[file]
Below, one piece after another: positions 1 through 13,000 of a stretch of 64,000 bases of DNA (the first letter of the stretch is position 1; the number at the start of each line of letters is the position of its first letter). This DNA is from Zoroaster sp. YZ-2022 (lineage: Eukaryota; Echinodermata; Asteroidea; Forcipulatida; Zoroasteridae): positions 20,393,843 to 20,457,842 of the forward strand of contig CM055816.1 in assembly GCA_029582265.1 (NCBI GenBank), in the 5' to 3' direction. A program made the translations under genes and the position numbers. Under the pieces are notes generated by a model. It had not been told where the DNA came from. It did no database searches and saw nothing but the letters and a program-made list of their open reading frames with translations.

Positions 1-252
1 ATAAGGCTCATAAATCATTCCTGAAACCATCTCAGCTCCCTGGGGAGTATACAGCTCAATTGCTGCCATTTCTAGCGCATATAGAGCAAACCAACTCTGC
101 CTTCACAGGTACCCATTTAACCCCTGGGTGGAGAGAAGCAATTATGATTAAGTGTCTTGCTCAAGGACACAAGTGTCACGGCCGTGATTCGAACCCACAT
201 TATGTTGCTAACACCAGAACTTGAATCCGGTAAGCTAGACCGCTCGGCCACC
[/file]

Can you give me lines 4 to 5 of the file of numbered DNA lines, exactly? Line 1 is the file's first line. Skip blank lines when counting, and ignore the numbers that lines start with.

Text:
101 CTTCACAGGTACCCATTTAACCCCTGGGTGGAGAGAAGCAATTATGATTAAGTGTCTTGCTCAAGGACACAAGTGTCACGGCCGTGATTCGAACCCACAT
201 TATGTTGCTAACACCAGAACTTGAATCCGGTAAGCTAGACCGCTCGGCCACC